I would love to be a bee keeper - but I am too afraid of being stung to succeed. I abandoned the idea of maintaining bee hives after I tried, although I like having bees around pollinating, protecting and attracting birds such as Bee-eaters (Kinega).
Bees lived in the guest house roof for many years, rarely receiving complaints that could not be met with secure screens.Then a girls' hostel opened next door. The matron came to complain that the bees were attracted to the scents of the oils that the girls were using. She was afraid a girl could be stung.
I wanted to think she was overreacting. After all in some cities such as New York, Chicago, Paris, London, Berlin, and Tokyo, it is legal to keep bees. I had lived with them for a long time. But in the end you cannot say that African honey bees are never dangerous; they can be provoked into tragedy.
We half heartedly tried to meet the Matron's request to get rid of the bees. People were sent to various places to find out what to do, with inconclusive results. One person said she could take out the bees for Tsh.180,000 + 3 cans of HIT. I look up HIT on the web and was depressed to learn that it could easily kill bees, and birds as well.
The more I thought about it, the less I wanted to kill the whole family of bees not to mention the garden birds. It seemed unfair, after they had been so helpful, entertaining, and basically well behaved for so many years. We couldn't figure out what to do. Not much constructive happened for about six months.
Matron, having given us a fair chance to do the needful, spoke to the Afisa Munispaa, who came to visit one Saturday morning! I showed him where the bees were, and explained the situation with many words. He listened and then said, "It is okay, but it is against the law to keep stinging bees in urban Dar es Salaam." He agreed we could move them without killing them and therefore no poison and that a farmer's shamba past Bagamoyo was far enough.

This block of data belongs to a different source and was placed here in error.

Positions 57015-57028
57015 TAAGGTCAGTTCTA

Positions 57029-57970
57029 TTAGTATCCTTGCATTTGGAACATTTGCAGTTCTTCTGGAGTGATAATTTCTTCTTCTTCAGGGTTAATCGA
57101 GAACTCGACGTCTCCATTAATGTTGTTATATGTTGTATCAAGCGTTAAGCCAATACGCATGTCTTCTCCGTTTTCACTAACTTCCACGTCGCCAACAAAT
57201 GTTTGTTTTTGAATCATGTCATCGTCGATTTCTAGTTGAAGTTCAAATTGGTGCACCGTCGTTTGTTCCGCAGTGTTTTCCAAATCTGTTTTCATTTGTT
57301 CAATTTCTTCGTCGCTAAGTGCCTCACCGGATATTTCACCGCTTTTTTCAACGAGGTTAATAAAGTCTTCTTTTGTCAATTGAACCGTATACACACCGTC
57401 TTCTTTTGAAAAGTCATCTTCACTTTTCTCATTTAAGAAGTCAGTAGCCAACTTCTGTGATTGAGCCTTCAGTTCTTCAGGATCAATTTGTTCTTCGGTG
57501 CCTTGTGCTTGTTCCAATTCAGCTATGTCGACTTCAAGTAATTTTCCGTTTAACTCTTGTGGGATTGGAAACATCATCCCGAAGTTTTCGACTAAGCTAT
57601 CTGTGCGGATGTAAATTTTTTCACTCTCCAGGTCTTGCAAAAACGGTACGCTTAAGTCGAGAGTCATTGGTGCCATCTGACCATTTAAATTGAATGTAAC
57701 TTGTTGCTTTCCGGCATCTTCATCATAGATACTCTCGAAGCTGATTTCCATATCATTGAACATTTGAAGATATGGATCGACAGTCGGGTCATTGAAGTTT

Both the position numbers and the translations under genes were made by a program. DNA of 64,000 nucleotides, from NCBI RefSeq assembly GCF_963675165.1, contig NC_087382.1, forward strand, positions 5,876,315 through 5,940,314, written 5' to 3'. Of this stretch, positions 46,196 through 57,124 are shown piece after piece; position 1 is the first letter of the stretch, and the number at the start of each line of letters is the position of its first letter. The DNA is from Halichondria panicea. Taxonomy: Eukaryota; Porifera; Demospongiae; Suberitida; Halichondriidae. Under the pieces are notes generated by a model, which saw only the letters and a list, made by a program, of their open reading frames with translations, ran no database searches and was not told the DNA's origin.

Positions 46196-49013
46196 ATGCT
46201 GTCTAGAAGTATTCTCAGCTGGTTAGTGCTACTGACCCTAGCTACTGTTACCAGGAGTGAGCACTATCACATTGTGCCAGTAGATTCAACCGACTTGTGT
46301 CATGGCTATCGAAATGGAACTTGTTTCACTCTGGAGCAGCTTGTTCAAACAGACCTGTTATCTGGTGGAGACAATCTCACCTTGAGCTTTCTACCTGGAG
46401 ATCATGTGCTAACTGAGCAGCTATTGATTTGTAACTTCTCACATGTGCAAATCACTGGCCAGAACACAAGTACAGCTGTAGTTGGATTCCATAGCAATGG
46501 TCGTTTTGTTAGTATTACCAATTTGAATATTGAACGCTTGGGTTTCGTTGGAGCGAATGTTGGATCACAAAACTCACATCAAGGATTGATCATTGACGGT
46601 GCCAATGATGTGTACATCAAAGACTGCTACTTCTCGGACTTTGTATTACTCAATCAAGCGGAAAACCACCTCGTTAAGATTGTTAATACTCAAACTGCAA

Confusion of many months was further cleared when I finally found the office of Mama Idda, at Munispaa. She was not young - she was not talkative or pretentious - she was not wearing scent or fancy clothes. She looked as if she were calm enough to handle a swarm of bees. I asked her, "Is it really against the law to have honey bees in the city?" And she answered, "It is against the law to have stinging bees in the city. But stingless bees are allowed."
She knew how to get the job done.
We arranged for the event to take place Saturday evening 3 weeks hence. After two weeks, the Afisa Munispaa phoned for a progress report, he was glad to hear we had secured the hive. He said he would check in after one week.The bee specialists came shortly after 5 PM to review the situation and make a plan. A tree was growing tight against the roof tiles because for years people had been too afraid of being stung to get close enough to cut the branches near the bees' entrance. They organized their tools.
As the light faded they carefully climbed into their bee suits. No spot was left open. They secured the ladder. Got the smoker going with sawdust. And told all of us civilians to leave! Therefore I cannot tell you exactly what they did, except by the results which I saw four hours later.
They ripped out the fascia boards. They found the queen and placed her in the hive with many bees. They enclosed the hive in tape, newspaper, and a khanga, ready for transport. From the roof they ripped out all the honey combs which almost filled a 4 gallon bucket. Two empty spray cans showed that in the end they also used poison.
In the morning dead bees were scattered near their former home. Since the birds could mistake them for something delicious we swept up everything, buried them and prayed that the poison would break down quickly. Fresh earth was sprinkled on top of the affected area. The next day the beehive full of bees was driven beyond Bagamoyo, and placed in a big cashew nut tree.
The combs were squeezed by hand into balls, yielding about seven kilograms of unbelievably delicious honey. Anybody who had been stung received a jar; I think they forgave the bees even as they were happy to see them leave. Afrisa Munispaa has not checked in. Maybe he got the news from Mama Idda already.